The range

2014 Colebrook Road Pinot Noir

Winemaker: Julian Alcorso and John Schuts at Winemaking Tasmania

100% Coal River Valley Pinot Noir

Tasting Notes: Not lacking intensity. This is not a raspberry fruit bomb. This will certainly develop beautifully over the coming 8 years

2014 Waseca Riesling

Winemaker: Julian Alcorso at Winemaking Tasmania

This is a blend of fruit sourced from 2 prime Riesling vineyards located in the  Coal River Valleys, both markedly different in their characteristics yet blending harmoniously together.

Tasting Notes: A very attractive, 'pretty' bouquet of citrus overlays the slateyness of the palate balanced out with some damn good acid. A departure, due to vintage variation and fruit shortages, from my usual full bore all powerful total intensity beast.

 

 

 

2011 Bersenbrück Pinot Noir

Winemaker: Julian Alcorso and John Schuts at Winemaking Tasmania

 100% Wild ferment. 100% New French oak. Lots of tlc. Five different vineyards spread across Southern Tasmania contributed to this very attractive succulant wine. Only now approaching its zenith, demonstrating once again that Pinot Noir is released far too early in Tasmania

The wines

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The labels

For my labels, I wanted to combine the freshness of the old Tasmanian apple box label designs with the strongly stylised look of 1930s travel posters. Luckily, I have a friend who had worked for years in the wine and beer label design business in London and Melbourne. Firmly ignoring my requests for some bunnies to be included, Kate was able to deliver the illustration you see on the labels. All I had to do was choose colours, and yes, that will be a work in progress as I fine tune the wine offering.

With the focus on Tasmanian wine, I wanted a strong sense of place, of origin, and whilst the finished article slightly deviates from this, I do feel that I have been able to retain that sense of honouring one's origins, and this is also reflected in the brand names for each wine.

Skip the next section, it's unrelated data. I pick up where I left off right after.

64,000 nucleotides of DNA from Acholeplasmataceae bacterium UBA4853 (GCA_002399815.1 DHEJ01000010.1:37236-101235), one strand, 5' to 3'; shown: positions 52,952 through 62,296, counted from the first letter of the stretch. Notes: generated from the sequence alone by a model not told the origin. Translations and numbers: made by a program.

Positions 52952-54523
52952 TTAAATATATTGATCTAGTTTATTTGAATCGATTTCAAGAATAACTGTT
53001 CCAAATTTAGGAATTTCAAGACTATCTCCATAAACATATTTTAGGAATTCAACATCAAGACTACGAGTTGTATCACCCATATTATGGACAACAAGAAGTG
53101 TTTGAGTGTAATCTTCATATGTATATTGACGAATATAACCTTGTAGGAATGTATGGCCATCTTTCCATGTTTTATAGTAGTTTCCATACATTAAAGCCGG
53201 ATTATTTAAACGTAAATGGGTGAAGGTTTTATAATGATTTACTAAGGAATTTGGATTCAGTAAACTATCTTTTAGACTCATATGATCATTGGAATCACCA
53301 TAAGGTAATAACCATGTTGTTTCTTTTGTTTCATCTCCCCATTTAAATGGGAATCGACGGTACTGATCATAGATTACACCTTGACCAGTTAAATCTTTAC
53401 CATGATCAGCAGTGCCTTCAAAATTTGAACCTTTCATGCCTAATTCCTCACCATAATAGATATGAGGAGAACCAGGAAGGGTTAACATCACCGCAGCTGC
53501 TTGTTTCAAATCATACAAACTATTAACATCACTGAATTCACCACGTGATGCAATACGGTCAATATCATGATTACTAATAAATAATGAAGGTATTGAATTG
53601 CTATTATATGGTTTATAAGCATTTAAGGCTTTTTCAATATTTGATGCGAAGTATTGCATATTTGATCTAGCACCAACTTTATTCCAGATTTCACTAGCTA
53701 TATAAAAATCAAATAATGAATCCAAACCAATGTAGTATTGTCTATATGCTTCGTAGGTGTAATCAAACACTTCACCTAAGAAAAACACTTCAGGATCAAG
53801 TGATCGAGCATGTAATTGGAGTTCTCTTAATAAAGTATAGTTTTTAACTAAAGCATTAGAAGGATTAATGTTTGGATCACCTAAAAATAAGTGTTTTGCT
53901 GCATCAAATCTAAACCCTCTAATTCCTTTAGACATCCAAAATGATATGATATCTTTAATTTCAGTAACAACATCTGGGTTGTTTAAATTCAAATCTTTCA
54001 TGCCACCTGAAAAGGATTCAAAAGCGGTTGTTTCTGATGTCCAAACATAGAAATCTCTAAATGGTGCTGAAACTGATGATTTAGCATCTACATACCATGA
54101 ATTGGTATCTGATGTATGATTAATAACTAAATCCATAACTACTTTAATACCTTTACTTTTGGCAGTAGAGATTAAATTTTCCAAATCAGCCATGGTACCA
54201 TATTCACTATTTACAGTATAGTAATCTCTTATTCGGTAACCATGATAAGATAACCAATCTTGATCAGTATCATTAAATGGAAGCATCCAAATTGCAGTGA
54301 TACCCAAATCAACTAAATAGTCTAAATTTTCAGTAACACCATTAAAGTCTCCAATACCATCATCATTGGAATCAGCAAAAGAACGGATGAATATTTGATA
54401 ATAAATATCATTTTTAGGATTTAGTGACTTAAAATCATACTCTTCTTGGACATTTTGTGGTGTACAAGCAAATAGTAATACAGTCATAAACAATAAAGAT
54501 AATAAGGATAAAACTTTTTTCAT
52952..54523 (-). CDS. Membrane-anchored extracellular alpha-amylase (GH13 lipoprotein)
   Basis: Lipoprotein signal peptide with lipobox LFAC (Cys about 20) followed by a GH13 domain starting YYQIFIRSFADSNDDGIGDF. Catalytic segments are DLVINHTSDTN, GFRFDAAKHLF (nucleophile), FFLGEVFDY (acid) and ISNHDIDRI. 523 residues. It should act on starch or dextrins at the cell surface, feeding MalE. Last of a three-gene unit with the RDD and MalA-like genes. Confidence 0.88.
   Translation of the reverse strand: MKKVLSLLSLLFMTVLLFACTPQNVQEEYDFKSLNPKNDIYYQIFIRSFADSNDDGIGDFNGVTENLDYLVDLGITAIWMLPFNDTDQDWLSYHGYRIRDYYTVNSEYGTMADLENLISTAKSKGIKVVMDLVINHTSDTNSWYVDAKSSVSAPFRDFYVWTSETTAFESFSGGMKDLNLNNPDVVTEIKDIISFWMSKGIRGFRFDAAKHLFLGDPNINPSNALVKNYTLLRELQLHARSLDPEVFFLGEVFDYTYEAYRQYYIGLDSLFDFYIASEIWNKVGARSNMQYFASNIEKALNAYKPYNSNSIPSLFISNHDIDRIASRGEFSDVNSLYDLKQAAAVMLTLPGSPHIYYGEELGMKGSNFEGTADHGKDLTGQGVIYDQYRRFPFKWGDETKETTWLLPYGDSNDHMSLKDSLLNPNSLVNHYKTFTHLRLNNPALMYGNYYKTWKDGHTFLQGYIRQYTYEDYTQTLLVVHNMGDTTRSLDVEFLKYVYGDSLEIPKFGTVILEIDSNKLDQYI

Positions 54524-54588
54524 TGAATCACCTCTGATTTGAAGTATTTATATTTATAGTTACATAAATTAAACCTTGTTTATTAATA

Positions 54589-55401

The origin of the names of the wine labels

Colebrook Road  It's where the fruit for this wine is grown.

Bersenbrück  The name of the small town in Nieder Sachsen, Germany,  where my family originates.

Waseca lies in Minnesota, where my father was brought up.

Why does good wine cost so much?

Prehaps the following may help explain one of the most commonly asked questions regarding a bottle of wine: why does this cost what it does?

Buy the land, peg out the vineyard, deep rip, install irrigation underground, install trellis, buy and plant the vines  at $1.60 each, install pumps, and electricity, install protective guards on vines, then train the vines for 3 years, as well as slashing grass in the midrows, irrigating, fertilising and supressing weeds. And you need a lot of kit too;tractors, implements, tools, stuff, and a shed; a big one!

Finally the vines are ready to produce a crop in their fourth year, so you must spray to keep mildew and disease at bay, train the vines continuously for optimum sunlight and airflow penetration, maintain good nutrition and water availability to support vine and grape development. Then you must pay to have the fruit hand-picked and for the wine to be made and bottled. After that, you pay for the bottles, labels and caps, the label design and printing, bar codes, labelling and cartoning. Next comes storage, licence fees, insurance and grape levies. And then, more storage; say 12-18 months.

Now you have your wine ready to sell, nearly 5 years after making that initial investment. You sell direct or perhaps via a distributor who must then add his own margin. And 39% of the price of a bottle of wine you buy off the shelf is federal taxes. This little story, my friends, is why wine costs what it does.

So please stop complaining folks. There are no winners in the race to the bottom.